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“Friendship has no borders” - Interview with Madalina Pavel, volunteer in the mentoring programme for the integration of children affected by migration in Romania.


"Friendship has no borders" - Interview with Madalina Pavel, volunteer in the MINT programme (Mentoring for integration of children affected by migration) in Romania.

Friendship keeps the world together, they say, and Tdh is showing that by helping migrant children and young people in the resident country connect. In the MINT programme, young volunteer mentors from Romania are helping the refugee and migrant children integrate by doing activities with them on a regular basis for several months. Migrant children learn the language and local culture, build friendships by playing and engaging in activities such as sports and cultural festivities. We wanted to know what motivates a volunteer to participate and asked Madalina several questions.

Why did you decide to volunteer with this programme specifically?

There are a bunch of reasons, but the main reason is that I've been doing a lot of research and I am interested in this subject - migration. It's frustrating to read news and understand how these people feel and then just sit and not be able to do anything. So this programme was an opportunity and I got excited. Maybe it will help somebody. It will help me for sure to not feel frustrated about not doing anything for this cause. And then I completely understand their situation, because my husband is also a migrant. So I have a little bit of experience with him on this matter. I think I can be of help for another person in the same situation. And lastly, because I am a Muslim, I would really like to make another Muslim, or anyone, feel better here in Romania. I know life here in Romania is not easy. Romania is not a welcoming country for migrants and I think it can be really tough for them to be here.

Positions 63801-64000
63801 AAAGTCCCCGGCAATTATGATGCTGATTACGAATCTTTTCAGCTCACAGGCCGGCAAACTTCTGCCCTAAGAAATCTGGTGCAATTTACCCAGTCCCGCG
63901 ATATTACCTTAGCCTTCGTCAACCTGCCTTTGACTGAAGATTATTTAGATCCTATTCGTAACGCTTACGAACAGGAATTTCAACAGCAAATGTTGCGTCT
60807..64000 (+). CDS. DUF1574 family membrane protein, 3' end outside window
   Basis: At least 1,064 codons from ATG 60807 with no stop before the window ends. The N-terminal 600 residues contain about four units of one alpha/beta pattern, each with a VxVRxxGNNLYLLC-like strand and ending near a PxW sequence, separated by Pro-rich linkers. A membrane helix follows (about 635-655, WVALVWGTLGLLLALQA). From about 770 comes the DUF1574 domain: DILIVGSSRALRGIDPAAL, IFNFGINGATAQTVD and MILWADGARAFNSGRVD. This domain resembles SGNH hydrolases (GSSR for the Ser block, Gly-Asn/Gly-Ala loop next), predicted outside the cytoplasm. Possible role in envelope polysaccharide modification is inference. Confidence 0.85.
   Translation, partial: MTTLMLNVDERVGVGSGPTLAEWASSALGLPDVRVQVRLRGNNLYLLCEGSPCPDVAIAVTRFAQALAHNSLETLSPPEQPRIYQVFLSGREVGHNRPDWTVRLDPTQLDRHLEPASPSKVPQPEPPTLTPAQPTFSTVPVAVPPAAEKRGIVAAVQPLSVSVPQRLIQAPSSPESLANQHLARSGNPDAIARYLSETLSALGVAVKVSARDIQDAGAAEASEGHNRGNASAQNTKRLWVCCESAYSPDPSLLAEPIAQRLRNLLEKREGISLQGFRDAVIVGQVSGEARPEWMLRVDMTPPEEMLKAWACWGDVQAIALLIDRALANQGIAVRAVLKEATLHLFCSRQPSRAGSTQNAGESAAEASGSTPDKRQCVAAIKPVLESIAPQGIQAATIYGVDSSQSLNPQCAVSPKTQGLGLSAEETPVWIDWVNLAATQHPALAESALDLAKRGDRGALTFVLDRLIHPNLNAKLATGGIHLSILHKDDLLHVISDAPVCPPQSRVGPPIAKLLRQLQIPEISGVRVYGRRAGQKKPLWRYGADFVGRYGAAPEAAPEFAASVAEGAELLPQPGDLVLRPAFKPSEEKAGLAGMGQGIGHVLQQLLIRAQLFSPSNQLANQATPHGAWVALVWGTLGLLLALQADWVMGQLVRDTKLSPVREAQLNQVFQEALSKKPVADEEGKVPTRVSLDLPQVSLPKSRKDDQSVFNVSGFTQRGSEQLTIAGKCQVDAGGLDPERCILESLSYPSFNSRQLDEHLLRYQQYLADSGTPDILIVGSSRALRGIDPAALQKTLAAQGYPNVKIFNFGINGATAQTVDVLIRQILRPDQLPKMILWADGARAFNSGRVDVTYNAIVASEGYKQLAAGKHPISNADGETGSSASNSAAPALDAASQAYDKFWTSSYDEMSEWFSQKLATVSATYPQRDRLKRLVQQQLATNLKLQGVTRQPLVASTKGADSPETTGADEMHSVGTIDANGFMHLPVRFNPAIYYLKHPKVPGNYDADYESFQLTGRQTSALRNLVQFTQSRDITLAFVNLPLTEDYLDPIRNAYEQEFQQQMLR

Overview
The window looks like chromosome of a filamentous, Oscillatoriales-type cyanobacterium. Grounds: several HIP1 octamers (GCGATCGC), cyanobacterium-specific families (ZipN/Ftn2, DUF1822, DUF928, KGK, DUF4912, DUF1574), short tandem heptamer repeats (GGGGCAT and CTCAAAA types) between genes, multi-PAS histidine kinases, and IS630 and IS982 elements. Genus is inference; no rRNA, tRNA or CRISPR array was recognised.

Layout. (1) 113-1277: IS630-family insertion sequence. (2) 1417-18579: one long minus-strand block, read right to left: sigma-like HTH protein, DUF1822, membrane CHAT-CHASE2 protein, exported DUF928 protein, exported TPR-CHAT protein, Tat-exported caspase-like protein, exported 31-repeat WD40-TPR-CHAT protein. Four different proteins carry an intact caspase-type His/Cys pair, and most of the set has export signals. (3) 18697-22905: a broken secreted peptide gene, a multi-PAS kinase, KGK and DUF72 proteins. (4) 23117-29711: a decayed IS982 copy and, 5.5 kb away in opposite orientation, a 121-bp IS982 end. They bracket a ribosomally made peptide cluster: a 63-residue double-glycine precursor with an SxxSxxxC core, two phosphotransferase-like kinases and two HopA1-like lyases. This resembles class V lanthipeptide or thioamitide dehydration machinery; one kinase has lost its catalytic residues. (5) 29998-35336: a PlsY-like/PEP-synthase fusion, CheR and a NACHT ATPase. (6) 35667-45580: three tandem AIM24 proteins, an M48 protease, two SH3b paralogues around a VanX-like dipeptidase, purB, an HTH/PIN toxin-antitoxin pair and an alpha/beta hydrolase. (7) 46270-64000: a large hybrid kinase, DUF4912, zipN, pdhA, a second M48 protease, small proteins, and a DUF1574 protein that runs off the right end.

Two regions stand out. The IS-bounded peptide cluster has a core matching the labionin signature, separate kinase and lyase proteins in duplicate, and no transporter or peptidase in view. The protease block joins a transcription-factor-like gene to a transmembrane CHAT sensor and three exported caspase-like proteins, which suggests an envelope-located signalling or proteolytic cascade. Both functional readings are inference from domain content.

What skills do you think you can use for this programme?

My artistic experience and I have some experience working with kids. And then I think I understand the feeling they have as a migrant and I empathize with this a lot. Also, I am interested in psychology and I have been reading a lot, so I can understand a person and approach them from this point of view.

What do you think is most important when it comes to helping migrants?

I think the most important would be to make them feel like they are at home, because they mostly miss their home, the feeling of belonging to some community and to have friends. Friendship is something that has no borders. And of course, the language, but the language is just a code. The most important is the relationship, because then the learning of the language comes. If I communicate very well with a person, then that person will feel attracted to learn the language, actually it comes naturally with time.

What would you tell other Romanians about migrants, is there something you want them to know?

That they are human beings just like us. They are not bad, they are not good. They are just average people. And we have the same feelings. Basically, we feel the same way, all of us. And we respond to the same things. So don't be afraid of them and don't just listen to the news. Talk to a migrant first and try to get some experience with them. And if you want to know more about them, then you can read, but the news does not always get it right about the subject.


Migrant children and youth are especially vulnerable to social exclusion. Through the MINT project, Terre des hommes (Tdh) and its partners aim at empowering refugee and migrant children as well as European youth to engage in new integration activities. By using an innovative mentoring programme, Tdh contributes to building more inclusive societies in Romania, Poland, the Czech Republic, and Slovenia.